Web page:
Democrats could have torpedoed the whole deal to stand on principle. That would have been a disaster for the state education system, first, and destroyed Democrats’ leadership on educational issues in this state, second. Lastly, voters will not blame Democrats for the half penny sales tax increase, but they would have blamed Democrats for failing to support education.
You can’t combine every issue that comes up with the taxation issue. You can’t put everything on hold right now and insist on changing our system of taxation. Republicans have decided our citizens are going to be taxed regressively. They have used their political power to institute the current system and it will take years to change this situation. We can’t compound the error by not funding education adequately or waiting years for our citizens to support a progressive income tax.
Democrats had to do what was best for SD and that was clearly getting our teacher pay back to respectability once again. Furthermore, the half penny is ongoing revenue that should rise with an expanding state economy through the years. This lessens the future battles that would otherwise be fought over education funding. This was the right call and the only viable path forward for South Dakota as well as Democrats.
I agree with Darin. As long as we have tried unsuccessfully to raise teacher/staff pay in a state with lopsided one party government, there was really no other viable option than to assist Republicans in enacting a plan of their choice. Democrats simply did not have the votes to accomplish this important goal any other way. The fact that the parties can still work together in SD sets us apart from everything we all hate about the federal government.
Darin, you got your teacher pay increase and you got it funded the way you wanted it funded. Be gracious enough to give two other people, one a Democrat, like you apparently are, and one who is not, the opportunity to express another point of view without you coming in and saying that it was your way or the highway.
Lanny, it wasn’t my way. It was the only way it would pass.
You and I have had this same exact debate here on the DFP back in February. But it is summer time now or close to it, so I guess its “Rerun Season.” ;-)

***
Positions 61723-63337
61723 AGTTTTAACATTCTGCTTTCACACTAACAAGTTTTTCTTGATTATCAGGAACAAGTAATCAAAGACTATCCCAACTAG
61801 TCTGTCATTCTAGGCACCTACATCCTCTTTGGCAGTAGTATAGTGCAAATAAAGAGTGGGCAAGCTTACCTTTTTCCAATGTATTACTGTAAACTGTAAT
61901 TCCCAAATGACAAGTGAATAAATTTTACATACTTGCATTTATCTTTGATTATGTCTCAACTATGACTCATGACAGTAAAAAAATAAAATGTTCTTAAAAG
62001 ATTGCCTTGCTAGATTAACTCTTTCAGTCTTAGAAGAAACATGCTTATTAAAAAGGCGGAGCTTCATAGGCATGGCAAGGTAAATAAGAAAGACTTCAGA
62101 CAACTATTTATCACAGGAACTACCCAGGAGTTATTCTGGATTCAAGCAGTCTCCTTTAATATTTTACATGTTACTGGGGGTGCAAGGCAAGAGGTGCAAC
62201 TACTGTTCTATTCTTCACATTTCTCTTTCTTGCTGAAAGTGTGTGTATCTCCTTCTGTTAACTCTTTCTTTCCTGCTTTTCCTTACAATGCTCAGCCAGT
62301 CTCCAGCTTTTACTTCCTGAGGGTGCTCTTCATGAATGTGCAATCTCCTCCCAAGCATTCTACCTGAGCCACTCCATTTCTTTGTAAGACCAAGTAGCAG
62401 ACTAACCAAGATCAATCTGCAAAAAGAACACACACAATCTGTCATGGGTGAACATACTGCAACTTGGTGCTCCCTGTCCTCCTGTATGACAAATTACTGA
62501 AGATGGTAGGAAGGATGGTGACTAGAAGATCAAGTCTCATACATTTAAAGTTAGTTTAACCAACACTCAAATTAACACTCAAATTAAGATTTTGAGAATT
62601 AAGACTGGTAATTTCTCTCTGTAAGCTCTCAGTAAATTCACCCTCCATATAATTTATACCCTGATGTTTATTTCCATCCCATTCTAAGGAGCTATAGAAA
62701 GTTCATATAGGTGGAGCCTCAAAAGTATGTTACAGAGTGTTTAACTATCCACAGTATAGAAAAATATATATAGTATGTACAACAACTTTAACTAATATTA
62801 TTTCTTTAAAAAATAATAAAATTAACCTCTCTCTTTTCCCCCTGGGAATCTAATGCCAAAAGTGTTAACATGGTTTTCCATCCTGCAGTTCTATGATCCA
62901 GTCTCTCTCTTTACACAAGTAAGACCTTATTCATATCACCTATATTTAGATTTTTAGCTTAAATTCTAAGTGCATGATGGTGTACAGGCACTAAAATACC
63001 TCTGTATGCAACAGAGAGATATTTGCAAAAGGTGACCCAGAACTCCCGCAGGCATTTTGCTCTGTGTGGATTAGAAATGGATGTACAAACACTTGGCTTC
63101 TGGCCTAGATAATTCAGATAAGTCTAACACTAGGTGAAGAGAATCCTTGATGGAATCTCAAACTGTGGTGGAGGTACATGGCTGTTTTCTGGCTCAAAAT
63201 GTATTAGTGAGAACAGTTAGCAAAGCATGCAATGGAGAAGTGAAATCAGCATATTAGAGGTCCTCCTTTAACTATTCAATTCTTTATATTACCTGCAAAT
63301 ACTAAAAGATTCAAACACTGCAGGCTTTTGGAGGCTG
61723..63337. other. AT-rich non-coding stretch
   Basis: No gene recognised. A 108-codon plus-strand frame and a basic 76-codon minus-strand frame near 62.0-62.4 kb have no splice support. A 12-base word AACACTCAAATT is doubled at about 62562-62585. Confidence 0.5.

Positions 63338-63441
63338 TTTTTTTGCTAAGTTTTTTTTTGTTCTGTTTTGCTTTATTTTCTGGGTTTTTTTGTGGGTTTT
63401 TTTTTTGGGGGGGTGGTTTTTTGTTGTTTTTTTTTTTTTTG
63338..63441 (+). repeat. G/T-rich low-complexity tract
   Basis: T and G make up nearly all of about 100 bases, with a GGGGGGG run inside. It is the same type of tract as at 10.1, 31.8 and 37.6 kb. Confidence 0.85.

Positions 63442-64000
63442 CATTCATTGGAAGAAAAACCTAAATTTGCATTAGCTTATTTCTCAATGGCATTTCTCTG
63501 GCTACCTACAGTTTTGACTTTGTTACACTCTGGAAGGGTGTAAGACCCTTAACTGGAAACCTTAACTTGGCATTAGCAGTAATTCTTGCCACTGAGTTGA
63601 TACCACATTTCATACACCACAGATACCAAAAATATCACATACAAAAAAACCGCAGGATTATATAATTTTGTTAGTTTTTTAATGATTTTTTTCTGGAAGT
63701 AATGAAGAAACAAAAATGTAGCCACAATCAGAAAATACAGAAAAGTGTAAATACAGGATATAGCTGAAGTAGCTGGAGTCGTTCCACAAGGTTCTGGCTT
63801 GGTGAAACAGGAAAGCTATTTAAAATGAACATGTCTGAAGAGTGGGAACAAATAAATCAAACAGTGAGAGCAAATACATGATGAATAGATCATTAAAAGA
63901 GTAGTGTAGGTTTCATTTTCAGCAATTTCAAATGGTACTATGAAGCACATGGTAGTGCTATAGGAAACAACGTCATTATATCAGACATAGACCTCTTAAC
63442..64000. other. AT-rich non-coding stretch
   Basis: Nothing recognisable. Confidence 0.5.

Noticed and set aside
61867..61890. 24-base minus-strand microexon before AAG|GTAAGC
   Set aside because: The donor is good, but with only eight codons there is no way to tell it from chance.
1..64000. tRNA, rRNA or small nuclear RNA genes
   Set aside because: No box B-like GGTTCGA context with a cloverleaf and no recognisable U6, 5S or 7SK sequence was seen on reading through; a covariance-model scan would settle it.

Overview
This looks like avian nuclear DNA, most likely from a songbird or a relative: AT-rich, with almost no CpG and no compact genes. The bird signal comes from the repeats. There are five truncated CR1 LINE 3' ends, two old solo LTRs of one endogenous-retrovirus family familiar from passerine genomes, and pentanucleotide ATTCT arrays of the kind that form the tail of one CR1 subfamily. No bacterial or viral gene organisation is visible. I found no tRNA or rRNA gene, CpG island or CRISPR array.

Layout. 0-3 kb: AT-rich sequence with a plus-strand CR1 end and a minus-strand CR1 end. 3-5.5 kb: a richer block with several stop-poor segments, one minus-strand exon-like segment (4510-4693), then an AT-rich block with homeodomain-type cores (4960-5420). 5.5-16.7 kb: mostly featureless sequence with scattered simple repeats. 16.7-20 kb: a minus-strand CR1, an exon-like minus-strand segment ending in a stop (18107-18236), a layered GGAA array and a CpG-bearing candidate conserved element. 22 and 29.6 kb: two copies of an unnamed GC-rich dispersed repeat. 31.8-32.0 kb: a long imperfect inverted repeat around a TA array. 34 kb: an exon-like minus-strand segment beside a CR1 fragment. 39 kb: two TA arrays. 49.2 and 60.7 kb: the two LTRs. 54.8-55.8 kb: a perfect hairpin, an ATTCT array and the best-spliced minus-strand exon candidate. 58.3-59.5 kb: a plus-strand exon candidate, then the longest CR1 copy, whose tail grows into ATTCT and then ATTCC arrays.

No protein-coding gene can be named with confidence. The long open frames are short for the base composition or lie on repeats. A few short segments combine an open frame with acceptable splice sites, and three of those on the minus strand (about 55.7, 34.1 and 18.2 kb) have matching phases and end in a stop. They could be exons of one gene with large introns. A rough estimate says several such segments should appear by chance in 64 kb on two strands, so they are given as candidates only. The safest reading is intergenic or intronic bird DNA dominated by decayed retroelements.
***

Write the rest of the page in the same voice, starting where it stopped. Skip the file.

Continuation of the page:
If the Republicans are the ones who really carried the ball on this, then how could have the Democrats been capable of any kind of train wreck, “torpedo,” or “Thelma and Louise” moment on this issue? If any thing, had the Democrats raised the issue about the $ 46 million dollars or even the idea of zero based budgeting early on or even before the legislative session began there would have been ample time to iron out a deal that would have not included a sales tax increase, which would have made most rank file Republicans even more happy then Democrats, you would think.
We all know how many Republicans were eventually for or against HB 1182, but how many Republicans were for an increase in teacher pay without a tax increase of any sort was never publicly asked or known. My guess is that it would have been substantial, but the Democrats never seized on that issue during the session and without doing this demurred to the Governor and his simple majority of Republicans who were willing to go along with him from day one – which resulted in a regressive tax increase for the working poor, property tax relief for the ownership class, and the ability for a Republican governor to keep his budget and the size of his patronizing government as he wanted.
I have never called for the Democrats to “torpedo” the teacher pay initiative in Pierre nor would have my thoughts on this measure ever have done so. A legislative session does not last a day or a week rather two months and HB 1182 did not even come before the full House until the Thursday of the sixth week. There was plenty of time to debate and lobby this issue and come up with other solvencies. In fact, the reality that on Thursday the bill failed, but on the following Monday it passed the House proves that our system works and people can have a honest discussion of issues without it necessarily being “torpedoed.”
As far as your doom and gloom forecast for the Democratic Party had the Democrats shown any hardball efforts in Pierre on the teacher pay issue. Well, let me just say there would have been nothing lost politically for the Democratic Party, if you were right, because as it stands currently we have no statewide officeholders and those legislators that we do have are the result of established political names and or pocket constituencies of Democratic voters who never fail their Democratic candidates. Plus, I am confidant your fear is not well founded because the Governor, the Democrats, and willing “from day one Republicans” would have never left Pierre without some form of increased pay for teachers. Let us not forget, that initially like it or not HB 1182 did not have any property tax relief in it nor did it even mention the word “education” in it, but those amendments are proof that the system does and can work if you let it and in my estimation Democrats with my strategy could have realistically exercised an opportunity for alternatives to the HB 1182 funding source, but sadly they never did….